The dream of becoming a lawyer for Enoch Mpianzi was cut short on a school orientation camp on Wednesday, after he allegedly drowned following a river rafting exercise during the excursion.
The body of Enoch, a 13-year-old Grade 8 boy from Parktown Boys High School, who went missing during a school orientation camp in Brits, North West, was found on Friday.
Upon discovery of the boy's disappearance, a search ensued that saw teachers, campsite owners, the community from neighbouring farms around the area and the police frantically search for Enoch whose family hails from northern DRC.
In a briefing following the discovery of Enoch's body on Friday morning, Gauteng Education MEC Panyaza Lesufi said details around the tragic incident were still sketchy.
"It was a simulation of some sort as if learners were dropped off from an aircraft and they had to cross the river with somebody that is injured. They had to build some rafts," said the MEC.
According to Lesufi, Nyati Sports School, which is a school of speciality, conducted the river rafting activity.
The MEC said according to the information he was given, everyone indicated that after that exercise, they were not aware that a learner was missing.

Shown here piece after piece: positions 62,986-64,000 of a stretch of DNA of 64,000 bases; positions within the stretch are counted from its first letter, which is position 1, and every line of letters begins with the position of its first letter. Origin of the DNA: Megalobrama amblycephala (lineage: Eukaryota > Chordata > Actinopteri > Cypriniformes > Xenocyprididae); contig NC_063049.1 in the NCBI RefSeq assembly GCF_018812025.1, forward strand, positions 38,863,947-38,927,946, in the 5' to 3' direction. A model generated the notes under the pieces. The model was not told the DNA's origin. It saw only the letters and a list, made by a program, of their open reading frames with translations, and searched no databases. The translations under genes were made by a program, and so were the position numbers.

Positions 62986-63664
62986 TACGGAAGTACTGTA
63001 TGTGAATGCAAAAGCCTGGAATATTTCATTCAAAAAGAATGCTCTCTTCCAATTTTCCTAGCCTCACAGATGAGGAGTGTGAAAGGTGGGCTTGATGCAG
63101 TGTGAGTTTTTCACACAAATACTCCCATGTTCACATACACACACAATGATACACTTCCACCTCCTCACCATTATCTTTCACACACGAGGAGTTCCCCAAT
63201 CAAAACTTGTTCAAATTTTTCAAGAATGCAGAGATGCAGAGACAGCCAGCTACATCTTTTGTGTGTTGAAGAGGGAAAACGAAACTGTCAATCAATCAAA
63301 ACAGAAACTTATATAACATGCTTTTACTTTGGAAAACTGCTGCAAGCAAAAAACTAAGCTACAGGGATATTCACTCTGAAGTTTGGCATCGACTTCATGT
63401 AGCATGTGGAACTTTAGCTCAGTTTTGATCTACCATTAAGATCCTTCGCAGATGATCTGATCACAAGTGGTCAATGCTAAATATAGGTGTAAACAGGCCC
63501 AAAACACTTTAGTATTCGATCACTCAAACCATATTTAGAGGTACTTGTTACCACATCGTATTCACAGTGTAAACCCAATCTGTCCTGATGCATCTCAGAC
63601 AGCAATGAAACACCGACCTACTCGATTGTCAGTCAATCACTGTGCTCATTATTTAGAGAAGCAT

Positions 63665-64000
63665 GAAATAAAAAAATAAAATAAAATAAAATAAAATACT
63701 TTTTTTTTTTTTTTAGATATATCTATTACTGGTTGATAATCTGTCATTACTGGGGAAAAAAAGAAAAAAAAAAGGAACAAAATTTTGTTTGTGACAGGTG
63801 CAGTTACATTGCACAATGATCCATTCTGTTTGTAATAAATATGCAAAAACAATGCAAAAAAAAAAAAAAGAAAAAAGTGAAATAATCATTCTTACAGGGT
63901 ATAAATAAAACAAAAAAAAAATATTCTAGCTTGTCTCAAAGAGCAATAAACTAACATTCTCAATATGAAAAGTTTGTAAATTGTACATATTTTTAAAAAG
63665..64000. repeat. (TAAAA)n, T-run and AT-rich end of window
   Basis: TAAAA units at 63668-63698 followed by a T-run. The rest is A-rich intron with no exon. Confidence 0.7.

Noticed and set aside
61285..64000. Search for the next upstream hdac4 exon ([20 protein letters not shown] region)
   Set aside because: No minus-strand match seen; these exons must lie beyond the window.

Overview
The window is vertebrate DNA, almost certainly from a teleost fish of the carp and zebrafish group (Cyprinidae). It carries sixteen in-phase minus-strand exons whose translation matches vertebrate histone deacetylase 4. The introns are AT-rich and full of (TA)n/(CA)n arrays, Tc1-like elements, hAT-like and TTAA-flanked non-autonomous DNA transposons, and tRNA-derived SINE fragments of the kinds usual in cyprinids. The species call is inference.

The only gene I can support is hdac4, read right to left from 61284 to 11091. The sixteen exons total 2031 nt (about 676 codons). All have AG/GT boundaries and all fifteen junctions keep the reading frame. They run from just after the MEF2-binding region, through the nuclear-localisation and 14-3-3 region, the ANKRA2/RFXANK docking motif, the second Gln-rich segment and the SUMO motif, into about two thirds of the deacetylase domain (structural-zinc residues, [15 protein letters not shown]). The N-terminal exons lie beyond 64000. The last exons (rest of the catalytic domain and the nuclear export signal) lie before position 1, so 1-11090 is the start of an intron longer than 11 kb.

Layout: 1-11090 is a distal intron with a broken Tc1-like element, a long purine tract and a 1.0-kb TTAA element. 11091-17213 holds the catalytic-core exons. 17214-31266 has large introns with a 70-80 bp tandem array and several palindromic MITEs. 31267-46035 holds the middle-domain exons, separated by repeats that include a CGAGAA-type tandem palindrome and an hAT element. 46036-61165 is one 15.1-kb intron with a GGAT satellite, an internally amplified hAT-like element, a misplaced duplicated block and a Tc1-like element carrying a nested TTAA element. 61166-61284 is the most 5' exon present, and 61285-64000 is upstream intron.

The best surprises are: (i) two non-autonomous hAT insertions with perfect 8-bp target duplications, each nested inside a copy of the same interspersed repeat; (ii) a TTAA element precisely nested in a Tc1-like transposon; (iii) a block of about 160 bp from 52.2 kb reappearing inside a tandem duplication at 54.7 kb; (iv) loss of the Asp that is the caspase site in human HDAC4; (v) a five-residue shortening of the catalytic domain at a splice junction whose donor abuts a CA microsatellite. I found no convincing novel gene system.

"It is only when they were doing the head count, that they realised that the numbers are not the same. The head count is a point of confusion," he said.
The family was not present at the briefing as they were still conducting rituals at the scene.
When questioned on whether proper safety measures were followed, Lesufi said he could not confirm.
"I saw no less than 10 teachers and officials who were taking care of the kids. I'm told the number of learners was around 200.
"I'm not aware on whether the children had lifejackets so I can't say because we didn't receive that information," he said.
Report to determine liability
On liability, Lesufi said an independent team will be established to conduct their own investigation and provide a report in the next three months.
"The exercise that they were doing is a specialised exercise so it was not necessarily led by the teachers.
"The independent report will tell us who will be liable. I am reluctant to point fingers at people, what we need to do is wait for reports from all institutions. In the absence of evidence I don't want to make accusations," he said.
Going forward, Lesufi said the tragedy raises the need for conversation of school policy regarding school trips.
"I really believe that we need to change policy when we as the department authorise trips really what we are doing is we are authorising the trip and not the activities," he said.